In a world becoming increasingly dominated by connected devices, when we think of marketing, we often think of online and social media marketing. Considerable attention is given to Facebook and Twitter, as well as CPC [cost-per-click] advertising.
Medical Qigong for the Heart: Part II
Chinese Medicine is rich in commentary regarding the emotions and how they affect our qi.
Not Another Typical Drug Company Lawsuit
It's becoming more common to see drug manufacturers negotiate "false claims" settlements for millions and billions of dollars.1-2 Most of these settlements have to do with violations in the marketing of the drugs they produce and sell.
Healing With Hope
Ella is a Gulf War veteran and a survivor of military sexual trauma. Like hundreds of veterans, Ella was on 11 different medications for depression, anxiety, insomnia, irritable bowel syndrome and chronic pain.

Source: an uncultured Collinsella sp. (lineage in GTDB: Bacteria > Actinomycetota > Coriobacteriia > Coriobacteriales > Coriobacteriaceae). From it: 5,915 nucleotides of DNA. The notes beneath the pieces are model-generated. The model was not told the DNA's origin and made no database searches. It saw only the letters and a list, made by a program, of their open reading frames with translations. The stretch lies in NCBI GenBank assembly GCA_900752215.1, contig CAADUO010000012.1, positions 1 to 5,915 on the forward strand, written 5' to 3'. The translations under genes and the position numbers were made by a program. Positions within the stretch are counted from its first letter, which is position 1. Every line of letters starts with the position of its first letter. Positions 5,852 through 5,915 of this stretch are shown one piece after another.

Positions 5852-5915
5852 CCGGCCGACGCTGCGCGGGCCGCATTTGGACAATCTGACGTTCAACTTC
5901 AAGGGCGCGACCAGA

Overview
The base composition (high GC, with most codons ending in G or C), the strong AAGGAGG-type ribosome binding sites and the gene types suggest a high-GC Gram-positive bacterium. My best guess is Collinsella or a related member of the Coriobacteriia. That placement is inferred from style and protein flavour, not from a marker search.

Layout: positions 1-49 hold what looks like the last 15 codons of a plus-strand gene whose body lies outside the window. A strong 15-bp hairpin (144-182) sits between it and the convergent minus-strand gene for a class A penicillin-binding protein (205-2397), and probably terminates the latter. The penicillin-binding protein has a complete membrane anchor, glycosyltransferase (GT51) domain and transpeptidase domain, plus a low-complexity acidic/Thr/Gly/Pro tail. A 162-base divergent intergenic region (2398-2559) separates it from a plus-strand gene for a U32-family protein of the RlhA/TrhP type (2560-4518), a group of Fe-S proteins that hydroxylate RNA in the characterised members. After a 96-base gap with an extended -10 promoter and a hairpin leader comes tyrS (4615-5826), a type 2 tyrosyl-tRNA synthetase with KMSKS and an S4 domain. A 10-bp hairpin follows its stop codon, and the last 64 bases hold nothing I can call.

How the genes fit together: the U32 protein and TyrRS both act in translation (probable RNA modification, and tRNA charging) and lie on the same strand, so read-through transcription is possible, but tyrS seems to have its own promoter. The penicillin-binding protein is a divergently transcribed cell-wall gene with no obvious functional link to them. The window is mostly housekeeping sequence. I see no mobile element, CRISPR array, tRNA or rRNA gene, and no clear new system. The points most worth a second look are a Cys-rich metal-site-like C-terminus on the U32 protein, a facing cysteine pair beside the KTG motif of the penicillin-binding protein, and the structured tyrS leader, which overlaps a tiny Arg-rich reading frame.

Primary Lateral Sclerosis: A Condition With a Chiropractic Connection
Primary lateral sclerosis (PLS) is a slowly progressive, adult degenerative disease of the upper motor neurons characterized by progressive spasticity or stiffness. It is a clinical diagnosis that has been avoided because it is (largely) a diagnosis of exclusion.
Spotlight on Acupuncture Research at IRCIMH
Acupuncture and Traditional Chinese Medicine were well-represented at the International Research Congress on Integrative Medicine and Health (IRCIMH)- 2014 which took place in Miami from May 13–16.
Inside Liver Failure, Cirrhosis and Cancer
The Liver belongs to Wood in Five Element Theory and is in charge of Dispersing and Expanding which means all the processing and detoxifying of harmful substances such as medications and chemicals require the efforts of the Liver.
The Kidney Official